What never occurred to me until this morning was that one way to become a Top Reviewer was to do so as a Google+ Page for your business rather than an individual. A business page can have as many as 50 managers so reviews would aggregate more quickly and ease the burden of any individual reviewer. Obviously this business recognized the opportunity and has leveraged it.
0:16 Listings take a week to go live, a few weeks for link from Google Places dashboard to work
It might take longer than a week depending on their internal build cycles.
0:40 Verified social pages now showing message if edit not accepted
This message appears:
0:59 Fewer categories displaying because uncommon categories no longer appearing
Choosing from the list of auto generated categories increases the likelihood that a category or two will show. Maybe speculation in Linda Buquet’s forum about categories changing dramatically is in fact the case? Clearly the missing categories is NOT a bug but an intentional decision on the part of Google.
1:18 International phone number formatting issue with verified social pages
1:28 Formatting not appearing on owner descriptions
HTML tags are no longer showing but some rich text formatting is not showing although some is. Google has had problems showing rich text on local listings in the past and they finally seem to be fixing this issue. See above image.
1:45 Google+ Local best practice: edit verified social pages via Google+
What happens if a page is edited via the Dashboard? Not sure but I am sure it isn’t pretty.
We are nearing capacity for the Local U Advanced in New York next Monday but there are still a few seats left if you want to join us. Would love to see you there. Be sure if you are coming to introduce yourself so that I can put a face to your name.
This afternoon Rocky Agrawal tweeted out about this plaque he had noticed hanging in a restaurant. He (and I ) were completely fooled by the plaque and were convinced that it was really from Google. I even thought that perhaps it was an experiment on Google’s part to migrate away from Zagat signage.
I am not sure who I think less of in this situation, the restaurant that was trying to appear more than they really are by leveraging Google’s name and their review product or the company that soaked them $300 for the “privilege”. A restaurant or hotel can order a sign that touts their good standing with just about any review company including Yelp, TripAdvisor, Zagat, Frommers and many more.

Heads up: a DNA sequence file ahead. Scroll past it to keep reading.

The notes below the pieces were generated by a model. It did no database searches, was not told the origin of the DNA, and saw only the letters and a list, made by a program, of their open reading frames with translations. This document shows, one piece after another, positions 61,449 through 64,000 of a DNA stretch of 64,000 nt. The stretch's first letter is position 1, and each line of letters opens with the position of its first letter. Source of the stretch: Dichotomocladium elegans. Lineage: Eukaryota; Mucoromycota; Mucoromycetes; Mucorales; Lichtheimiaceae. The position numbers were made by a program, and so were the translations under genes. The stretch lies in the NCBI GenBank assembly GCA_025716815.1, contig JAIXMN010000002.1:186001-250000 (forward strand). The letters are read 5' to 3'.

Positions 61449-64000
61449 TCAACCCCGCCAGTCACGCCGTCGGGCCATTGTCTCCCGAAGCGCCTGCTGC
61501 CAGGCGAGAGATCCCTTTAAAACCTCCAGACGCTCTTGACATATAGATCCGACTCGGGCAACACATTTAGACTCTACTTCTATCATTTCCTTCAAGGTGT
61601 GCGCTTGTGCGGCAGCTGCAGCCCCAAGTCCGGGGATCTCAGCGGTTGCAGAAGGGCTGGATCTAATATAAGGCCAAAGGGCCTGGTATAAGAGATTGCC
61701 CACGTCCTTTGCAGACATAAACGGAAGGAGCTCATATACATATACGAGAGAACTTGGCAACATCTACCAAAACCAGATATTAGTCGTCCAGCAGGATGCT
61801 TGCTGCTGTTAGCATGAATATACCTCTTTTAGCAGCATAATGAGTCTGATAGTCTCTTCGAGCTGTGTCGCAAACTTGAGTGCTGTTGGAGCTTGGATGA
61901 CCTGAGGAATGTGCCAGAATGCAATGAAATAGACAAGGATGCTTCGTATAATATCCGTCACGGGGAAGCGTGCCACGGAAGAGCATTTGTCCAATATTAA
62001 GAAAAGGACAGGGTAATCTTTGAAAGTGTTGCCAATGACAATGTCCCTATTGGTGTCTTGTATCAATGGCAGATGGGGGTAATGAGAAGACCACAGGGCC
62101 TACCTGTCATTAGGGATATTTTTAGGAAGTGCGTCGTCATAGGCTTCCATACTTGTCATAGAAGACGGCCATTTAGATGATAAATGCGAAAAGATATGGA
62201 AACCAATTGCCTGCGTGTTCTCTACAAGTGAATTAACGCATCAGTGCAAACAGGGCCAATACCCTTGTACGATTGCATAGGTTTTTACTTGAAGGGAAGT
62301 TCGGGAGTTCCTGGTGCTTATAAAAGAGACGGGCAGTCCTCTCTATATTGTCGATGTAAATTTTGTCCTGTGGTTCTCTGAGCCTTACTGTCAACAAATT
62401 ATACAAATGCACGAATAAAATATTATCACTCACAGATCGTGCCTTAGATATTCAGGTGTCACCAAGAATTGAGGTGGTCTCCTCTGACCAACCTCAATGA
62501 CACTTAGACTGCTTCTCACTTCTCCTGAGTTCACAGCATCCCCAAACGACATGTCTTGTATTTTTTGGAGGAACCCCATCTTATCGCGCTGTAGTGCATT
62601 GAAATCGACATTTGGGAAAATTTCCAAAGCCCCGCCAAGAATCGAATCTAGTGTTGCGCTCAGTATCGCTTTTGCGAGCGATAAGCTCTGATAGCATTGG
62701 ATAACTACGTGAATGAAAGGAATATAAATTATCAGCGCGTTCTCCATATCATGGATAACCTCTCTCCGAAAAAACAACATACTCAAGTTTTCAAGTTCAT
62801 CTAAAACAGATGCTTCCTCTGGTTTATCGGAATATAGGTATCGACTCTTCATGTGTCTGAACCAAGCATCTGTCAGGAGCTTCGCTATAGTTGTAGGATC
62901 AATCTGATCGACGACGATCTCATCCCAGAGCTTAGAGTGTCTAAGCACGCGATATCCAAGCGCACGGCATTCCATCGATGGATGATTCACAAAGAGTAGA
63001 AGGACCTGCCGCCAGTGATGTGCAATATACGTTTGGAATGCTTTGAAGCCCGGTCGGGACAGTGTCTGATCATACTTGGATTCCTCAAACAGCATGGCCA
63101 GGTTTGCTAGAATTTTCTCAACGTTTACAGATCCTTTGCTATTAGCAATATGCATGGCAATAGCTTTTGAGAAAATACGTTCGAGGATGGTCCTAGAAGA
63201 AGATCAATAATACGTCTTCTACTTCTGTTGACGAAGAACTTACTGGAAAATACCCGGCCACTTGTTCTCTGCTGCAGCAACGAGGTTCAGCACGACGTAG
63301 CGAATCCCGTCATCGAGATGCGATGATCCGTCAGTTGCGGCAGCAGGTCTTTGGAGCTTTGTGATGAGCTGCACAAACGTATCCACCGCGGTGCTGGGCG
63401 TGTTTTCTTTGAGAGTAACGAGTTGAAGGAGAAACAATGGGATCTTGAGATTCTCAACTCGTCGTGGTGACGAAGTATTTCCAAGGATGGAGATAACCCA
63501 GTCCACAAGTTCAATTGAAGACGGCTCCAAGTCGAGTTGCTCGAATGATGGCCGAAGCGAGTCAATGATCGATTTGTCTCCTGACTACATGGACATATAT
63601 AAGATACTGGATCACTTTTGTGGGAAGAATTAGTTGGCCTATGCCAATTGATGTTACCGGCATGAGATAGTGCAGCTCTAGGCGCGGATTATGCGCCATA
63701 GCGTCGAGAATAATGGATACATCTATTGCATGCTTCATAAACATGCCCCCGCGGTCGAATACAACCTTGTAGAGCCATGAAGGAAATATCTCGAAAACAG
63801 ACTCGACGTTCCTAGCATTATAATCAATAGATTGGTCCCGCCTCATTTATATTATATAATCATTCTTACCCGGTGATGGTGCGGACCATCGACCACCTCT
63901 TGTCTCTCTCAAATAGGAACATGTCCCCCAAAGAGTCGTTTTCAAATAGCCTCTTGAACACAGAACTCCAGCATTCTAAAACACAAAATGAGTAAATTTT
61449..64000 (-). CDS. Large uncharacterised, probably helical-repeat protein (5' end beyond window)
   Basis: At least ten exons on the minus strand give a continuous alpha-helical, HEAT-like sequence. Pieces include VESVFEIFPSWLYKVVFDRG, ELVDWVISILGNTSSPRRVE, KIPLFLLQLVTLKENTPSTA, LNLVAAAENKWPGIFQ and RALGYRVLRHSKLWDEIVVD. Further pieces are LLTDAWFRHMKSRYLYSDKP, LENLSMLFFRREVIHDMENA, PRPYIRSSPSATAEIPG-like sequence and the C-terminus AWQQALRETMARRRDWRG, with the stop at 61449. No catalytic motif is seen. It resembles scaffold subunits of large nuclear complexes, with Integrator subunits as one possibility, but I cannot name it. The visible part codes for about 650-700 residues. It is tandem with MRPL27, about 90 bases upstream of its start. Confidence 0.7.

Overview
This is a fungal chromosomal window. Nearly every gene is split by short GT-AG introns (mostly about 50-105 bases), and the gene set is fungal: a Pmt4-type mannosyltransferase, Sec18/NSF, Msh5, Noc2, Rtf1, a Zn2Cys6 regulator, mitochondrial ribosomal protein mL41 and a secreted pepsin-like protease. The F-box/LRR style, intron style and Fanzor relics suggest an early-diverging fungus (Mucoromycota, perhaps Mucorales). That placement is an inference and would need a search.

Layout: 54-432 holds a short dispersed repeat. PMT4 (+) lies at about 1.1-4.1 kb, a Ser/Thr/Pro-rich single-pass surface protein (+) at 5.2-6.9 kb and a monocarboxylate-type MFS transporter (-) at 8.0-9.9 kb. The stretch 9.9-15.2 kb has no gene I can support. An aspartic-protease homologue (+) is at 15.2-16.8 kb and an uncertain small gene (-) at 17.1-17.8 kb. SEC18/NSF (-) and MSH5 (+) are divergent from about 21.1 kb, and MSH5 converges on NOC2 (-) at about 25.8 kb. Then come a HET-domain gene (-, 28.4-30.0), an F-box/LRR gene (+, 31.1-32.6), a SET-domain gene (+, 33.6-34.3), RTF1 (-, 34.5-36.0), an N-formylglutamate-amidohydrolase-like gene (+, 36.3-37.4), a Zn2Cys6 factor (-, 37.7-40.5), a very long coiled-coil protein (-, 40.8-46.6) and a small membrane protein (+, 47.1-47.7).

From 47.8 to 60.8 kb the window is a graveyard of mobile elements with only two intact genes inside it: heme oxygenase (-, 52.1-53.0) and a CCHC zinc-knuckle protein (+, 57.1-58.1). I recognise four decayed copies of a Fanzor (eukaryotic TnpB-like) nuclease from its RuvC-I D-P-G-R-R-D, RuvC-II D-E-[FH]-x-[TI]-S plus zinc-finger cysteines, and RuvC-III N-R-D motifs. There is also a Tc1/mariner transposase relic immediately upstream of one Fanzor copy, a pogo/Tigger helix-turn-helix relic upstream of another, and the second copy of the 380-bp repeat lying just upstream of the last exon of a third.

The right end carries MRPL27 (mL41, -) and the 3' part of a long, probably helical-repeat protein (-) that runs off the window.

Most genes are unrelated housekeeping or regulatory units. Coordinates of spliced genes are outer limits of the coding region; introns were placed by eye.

When businesses that are looking for a quick fix deal with companies that are willing to accommodate them, the customer inevitably loses. And in this case so does Google, Yelp, all the other companies whose name can be put on the plaque and every one else in the local space.
The local ecosystem is a complex web of interrelations with Google having positioned themselves at its center. Given this complexity, just how long does it take for data to move through the various parts before it makes it into Google’s index. And from the main index into their local index and the cluster of data they have about your business? Just why does fixing error or changing a listing detail at InfoUSA take so long to impact your Google listing?
David Mihm and I have been working on detailing the time it takes for any given citation creation to impact the Google cluster for your business.
Our goal is to provide a broad stroke as to the range of times it might take for citation data to show up in a desktop Google search. The ranges are estimates only based on our experience and do not reflect comprehensive empirical data. As such, you might find discrepancies with our assessment of any given citation tactic. That being said, we think that the information is broadly accurate and provides insights into the delays at various points in the local ecosystem.
Depending on where the data enters the system it can take more or less time to finally make it into Google’s cluster of data in their local index and depending on where it hits in any given cycle along the way it can make it there more or less quickly.
For example, in the case of Infogroup they might take 2 months cycle to vet a new listing and another month before the data is fed to one of their customers for display in a local directory. Thus the range of times, depending on when the data hits their cycle could be as long as 180 days before (blue) the time for it to first appear live on the web. Depending on the importance of the page and its visibility where that data is shown it might take anywhere from a day to sixty days for Google (orange) to include the data in their main search engine. From there Google then needs to re-build their local index and include the new citation data into the Google+ Local cluster (Green) which occurs every 4 to 6 weeks.
The circle thus represents an educated guess as to the average time to inclusion in the Google+ Local cluster for data that started at any given point.
Historically, as I have noted previously, a listing that went through a list broker, onto a primary list supplier like InfoUSA and then off to Google had a number of time delays before it would hit paydirt in the business cluster in the Google local index. This data could, if it hit every cycle just wrong, take as long as 9 months from beginning to end.